On a much smaller scale is the U7AG, developed in Canada by Forward Robotics. Built using carbon-fibre panels and 3D printed components, it is made completely in-house, including the software. It has a 2.5 m wingspan and has four rotors that provide propulsion as well as vertical take off and landing (VOTL). It is designed to cover about 40 ha/hr at 44 litres/ha. Key to its high level of productivity, says the maker, is its fast spraying speed and autonomous operation, which includes take off, landing and automated refilling.
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When it comes to drones the term hybrid is used in two ways. Firstly it can describe a combination of wings and rotors to provide VOTL operations or short take-offs, such as that on the U7AG. It can also mean a combination of electric and petrol engine power. One example is the Hybrix 2.1 built by Spanish manufacturer, Quaternium, which has received funding from the EU Horizon 2020 research and innovation programme.
This four-rotor drone is still in the 25 kg weight category, with a 10 kg load, but offers flight times of up to two hours with a maximum payload. The spraying version employs eight nozzles, fitted in pairs on a boom. An advantage of the two-stroke engine is that there is no need to charge batteries, but it obviously needs to land for refills of spray liquid and petrol.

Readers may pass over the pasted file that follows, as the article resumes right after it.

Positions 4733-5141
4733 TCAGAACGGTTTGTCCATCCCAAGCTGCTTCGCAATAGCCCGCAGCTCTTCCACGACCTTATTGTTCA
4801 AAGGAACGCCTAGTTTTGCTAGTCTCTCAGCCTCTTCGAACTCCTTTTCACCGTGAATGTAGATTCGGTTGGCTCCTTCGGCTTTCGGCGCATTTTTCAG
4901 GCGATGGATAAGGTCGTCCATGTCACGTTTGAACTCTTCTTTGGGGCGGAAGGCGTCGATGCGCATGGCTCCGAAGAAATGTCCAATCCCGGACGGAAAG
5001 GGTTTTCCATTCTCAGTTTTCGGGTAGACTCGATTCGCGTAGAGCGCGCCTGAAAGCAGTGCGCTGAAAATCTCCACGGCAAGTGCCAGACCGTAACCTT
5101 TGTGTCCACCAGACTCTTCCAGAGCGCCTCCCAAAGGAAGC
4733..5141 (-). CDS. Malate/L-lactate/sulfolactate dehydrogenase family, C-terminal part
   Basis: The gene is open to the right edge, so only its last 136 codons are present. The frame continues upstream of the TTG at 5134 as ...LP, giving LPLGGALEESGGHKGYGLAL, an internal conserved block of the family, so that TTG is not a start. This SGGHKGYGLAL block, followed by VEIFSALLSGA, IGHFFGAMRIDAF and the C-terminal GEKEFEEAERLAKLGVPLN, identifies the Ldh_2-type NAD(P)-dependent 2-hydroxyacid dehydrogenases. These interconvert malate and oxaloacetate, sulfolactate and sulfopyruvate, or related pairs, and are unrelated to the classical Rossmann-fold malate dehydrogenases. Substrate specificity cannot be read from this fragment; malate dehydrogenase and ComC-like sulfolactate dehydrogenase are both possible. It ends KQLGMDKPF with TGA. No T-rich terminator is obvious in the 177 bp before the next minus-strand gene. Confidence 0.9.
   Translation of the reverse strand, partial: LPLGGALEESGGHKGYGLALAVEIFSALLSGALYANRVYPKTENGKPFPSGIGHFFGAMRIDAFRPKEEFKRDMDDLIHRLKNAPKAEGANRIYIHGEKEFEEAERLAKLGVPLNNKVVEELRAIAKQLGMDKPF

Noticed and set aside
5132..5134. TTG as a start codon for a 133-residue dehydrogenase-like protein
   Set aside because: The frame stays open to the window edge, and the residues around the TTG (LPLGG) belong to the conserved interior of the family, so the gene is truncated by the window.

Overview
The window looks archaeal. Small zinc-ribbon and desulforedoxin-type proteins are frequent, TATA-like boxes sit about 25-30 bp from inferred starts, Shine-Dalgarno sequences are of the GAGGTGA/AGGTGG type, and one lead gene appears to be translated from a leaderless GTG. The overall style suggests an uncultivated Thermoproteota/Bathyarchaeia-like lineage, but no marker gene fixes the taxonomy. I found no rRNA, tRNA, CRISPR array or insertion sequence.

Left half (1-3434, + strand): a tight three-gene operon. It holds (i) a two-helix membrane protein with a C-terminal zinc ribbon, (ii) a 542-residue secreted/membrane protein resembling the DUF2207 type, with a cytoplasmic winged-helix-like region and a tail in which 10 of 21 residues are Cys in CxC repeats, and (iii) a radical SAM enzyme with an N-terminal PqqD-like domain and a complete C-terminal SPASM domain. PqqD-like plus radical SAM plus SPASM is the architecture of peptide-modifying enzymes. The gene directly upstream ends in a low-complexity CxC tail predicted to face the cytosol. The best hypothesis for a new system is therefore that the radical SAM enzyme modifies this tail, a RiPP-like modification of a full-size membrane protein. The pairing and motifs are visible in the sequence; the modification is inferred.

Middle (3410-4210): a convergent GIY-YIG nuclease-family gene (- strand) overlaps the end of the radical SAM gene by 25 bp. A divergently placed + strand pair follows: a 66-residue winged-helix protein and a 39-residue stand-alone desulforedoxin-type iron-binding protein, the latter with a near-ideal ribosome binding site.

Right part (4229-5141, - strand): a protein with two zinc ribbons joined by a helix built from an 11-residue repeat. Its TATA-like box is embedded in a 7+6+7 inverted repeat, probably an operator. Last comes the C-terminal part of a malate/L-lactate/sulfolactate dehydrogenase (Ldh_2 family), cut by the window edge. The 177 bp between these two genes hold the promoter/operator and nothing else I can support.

Most drones used in farming are equipped with four, six or eight rotors. But this could change soon when XAG introduces its first bi-coptor, called Polar V40 2021, which was originally previewed in December 2020. Why just two rotors? XAG explains that this improves flying efficiency and, thanks to its smaller dimensions, will be able to squeeze into tighter spaces – in between crop rows, for example.
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John Deere attracted a huge amount of attention at the 2019 Agritechnica show, in Hannover, with it’s 9.2m VoloCopter and it’s ‘nest’ of drones with fully autonomous operation. So far there’s been no further information. The idea is that the drone is housed in its own ‘hanger’ out in the field and operations are remotely controlled by the operator. A lid on the hanger opens and the drone slides out onto a take-off pad, scans the field and returns to the hanger. The operator then creates an application map and selects the product, which is loaded and refilled automatically inside the nest. Batteries are also changed automatically.
With US$ 10.5 million financing and the backing of some of the world’s largest agribusinesses, Guardian Agriculture is aiming to ‘modernise crop protection with eVTOL-powered precision.’ Key partners include Bayer, Wilbur-Ellis, FMC and Fall Line Capital. A new, eVOL drone, with a ‘multi-hundred pound payload’ will be responsible for the applications.
There are currently scant details about this drone. Pictures on the website show that it is considerably larger than any current spray drones and is housed, folded in a purpose-built trailer with a nurse tank on the towing pick-up truck.
Guardian already has orders for US$ 20 million worth of service reservation agreements from farmers and farm operators across the USA and is quickly ramping up capacity.